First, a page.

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Dissertation/Thesis Abstract

Predicting leatherback sea turtle sex ratios using spatial interpolation of nesting beach temperatures
by Weston, Emily G., M.S., Florida Atlantic University, 2013, 80; 1527434
Abstract (Summary)

Sex determination in leatherback sea turtles is directed primarily by the temperatures a clutch experiences during the middle third of development. Warmer temperatures tend to produce females will cooler temperatures yield males. Nest temperatures can vary spatially and temporally. During the 2010 and 2011 nesting seasons, this study estimated the hatchling sex ratio of leatherback sea turtles on Sandy Point National Wildlife Refuge (SPNWR), St. Croix, U.S. Virgin Islands. I measured sand temperatures from May- August and across the spatial range of leatherback nesting habitat. I spatially interpolated those temperatures to create maps that predicted temperatures for all nests incubating on SPWNR. Nest temperatures were also directly measured and compared with predicted nest temperatures to validate the prediction model. Sexes of dead-in-nest hatchlings and full term embryos were used to confirm the sex-temperature response. The model showed that microclimatic variation likely impacts the production of both sexes on SPNWR.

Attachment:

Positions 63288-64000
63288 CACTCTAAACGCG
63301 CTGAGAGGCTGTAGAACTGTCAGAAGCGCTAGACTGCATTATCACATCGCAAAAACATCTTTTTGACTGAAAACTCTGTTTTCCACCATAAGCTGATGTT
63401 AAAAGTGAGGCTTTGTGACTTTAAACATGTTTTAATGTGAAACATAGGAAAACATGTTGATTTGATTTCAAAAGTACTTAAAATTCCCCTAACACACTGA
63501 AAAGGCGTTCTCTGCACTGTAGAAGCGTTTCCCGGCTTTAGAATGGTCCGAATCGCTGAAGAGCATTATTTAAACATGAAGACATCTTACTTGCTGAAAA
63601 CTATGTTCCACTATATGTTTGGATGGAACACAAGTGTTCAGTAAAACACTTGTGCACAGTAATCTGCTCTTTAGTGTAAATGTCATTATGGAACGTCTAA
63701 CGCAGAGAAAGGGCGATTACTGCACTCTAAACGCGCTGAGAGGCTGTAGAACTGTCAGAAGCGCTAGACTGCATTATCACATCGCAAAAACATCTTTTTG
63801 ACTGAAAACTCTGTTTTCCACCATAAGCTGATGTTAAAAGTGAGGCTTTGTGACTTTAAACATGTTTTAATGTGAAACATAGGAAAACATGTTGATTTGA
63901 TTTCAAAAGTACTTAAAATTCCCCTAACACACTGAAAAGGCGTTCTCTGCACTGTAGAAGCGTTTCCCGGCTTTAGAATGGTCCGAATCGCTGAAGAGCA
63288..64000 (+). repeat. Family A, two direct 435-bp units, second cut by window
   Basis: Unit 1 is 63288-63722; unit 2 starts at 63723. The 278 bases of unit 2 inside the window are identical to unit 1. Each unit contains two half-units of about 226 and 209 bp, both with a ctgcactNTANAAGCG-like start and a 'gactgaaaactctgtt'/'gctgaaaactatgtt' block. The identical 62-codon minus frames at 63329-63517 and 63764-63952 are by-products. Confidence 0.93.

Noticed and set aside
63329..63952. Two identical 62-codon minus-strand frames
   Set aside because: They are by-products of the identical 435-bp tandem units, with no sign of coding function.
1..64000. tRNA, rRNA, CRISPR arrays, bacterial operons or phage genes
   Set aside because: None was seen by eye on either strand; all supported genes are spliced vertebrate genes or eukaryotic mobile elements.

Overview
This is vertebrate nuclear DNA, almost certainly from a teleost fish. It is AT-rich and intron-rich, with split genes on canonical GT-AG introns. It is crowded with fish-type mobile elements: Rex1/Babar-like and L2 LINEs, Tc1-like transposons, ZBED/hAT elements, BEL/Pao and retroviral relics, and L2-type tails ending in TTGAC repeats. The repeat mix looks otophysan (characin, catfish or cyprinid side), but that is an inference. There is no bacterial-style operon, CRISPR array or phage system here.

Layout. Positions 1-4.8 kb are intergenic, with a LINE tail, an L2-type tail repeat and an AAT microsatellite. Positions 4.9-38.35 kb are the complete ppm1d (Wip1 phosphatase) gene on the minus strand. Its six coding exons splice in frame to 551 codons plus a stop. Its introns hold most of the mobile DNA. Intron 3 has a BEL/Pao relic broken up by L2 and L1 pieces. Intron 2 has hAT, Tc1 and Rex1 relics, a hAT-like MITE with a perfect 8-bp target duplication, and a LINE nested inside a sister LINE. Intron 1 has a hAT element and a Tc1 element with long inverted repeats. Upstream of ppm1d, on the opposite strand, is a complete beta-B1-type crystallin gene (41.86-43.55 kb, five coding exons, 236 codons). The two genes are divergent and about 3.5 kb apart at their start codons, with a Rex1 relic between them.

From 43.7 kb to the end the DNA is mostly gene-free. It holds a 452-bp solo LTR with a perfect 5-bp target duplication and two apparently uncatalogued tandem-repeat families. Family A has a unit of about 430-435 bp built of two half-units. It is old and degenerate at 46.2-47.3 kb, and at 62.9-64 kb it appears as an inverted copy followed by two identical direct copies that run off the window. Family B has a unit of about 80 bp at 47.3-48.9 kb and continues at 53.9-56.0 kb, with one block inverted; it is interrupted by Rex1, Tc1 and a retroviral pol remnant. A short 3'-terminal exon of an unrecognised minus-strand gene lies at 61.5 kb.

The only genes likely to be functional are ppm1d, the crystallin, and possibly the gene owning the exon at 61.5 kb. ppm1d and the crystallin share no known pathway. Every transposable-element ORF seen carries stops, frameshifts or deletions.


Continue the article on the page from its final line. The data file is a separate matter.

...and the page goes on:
Indexing (document details)
Advisor: Wyneken, Jeanette
School: Florida Atlantic University
School Location: United States -- Florida
Source: MAI 52/05M(E), Masters Abstracts International
Subjects: Biology, Evolution and Development
Keywords: Climate variations, Hatchings, Sex determination
Publication Number: 1527434
ISBN: 978-1-303-76944-3
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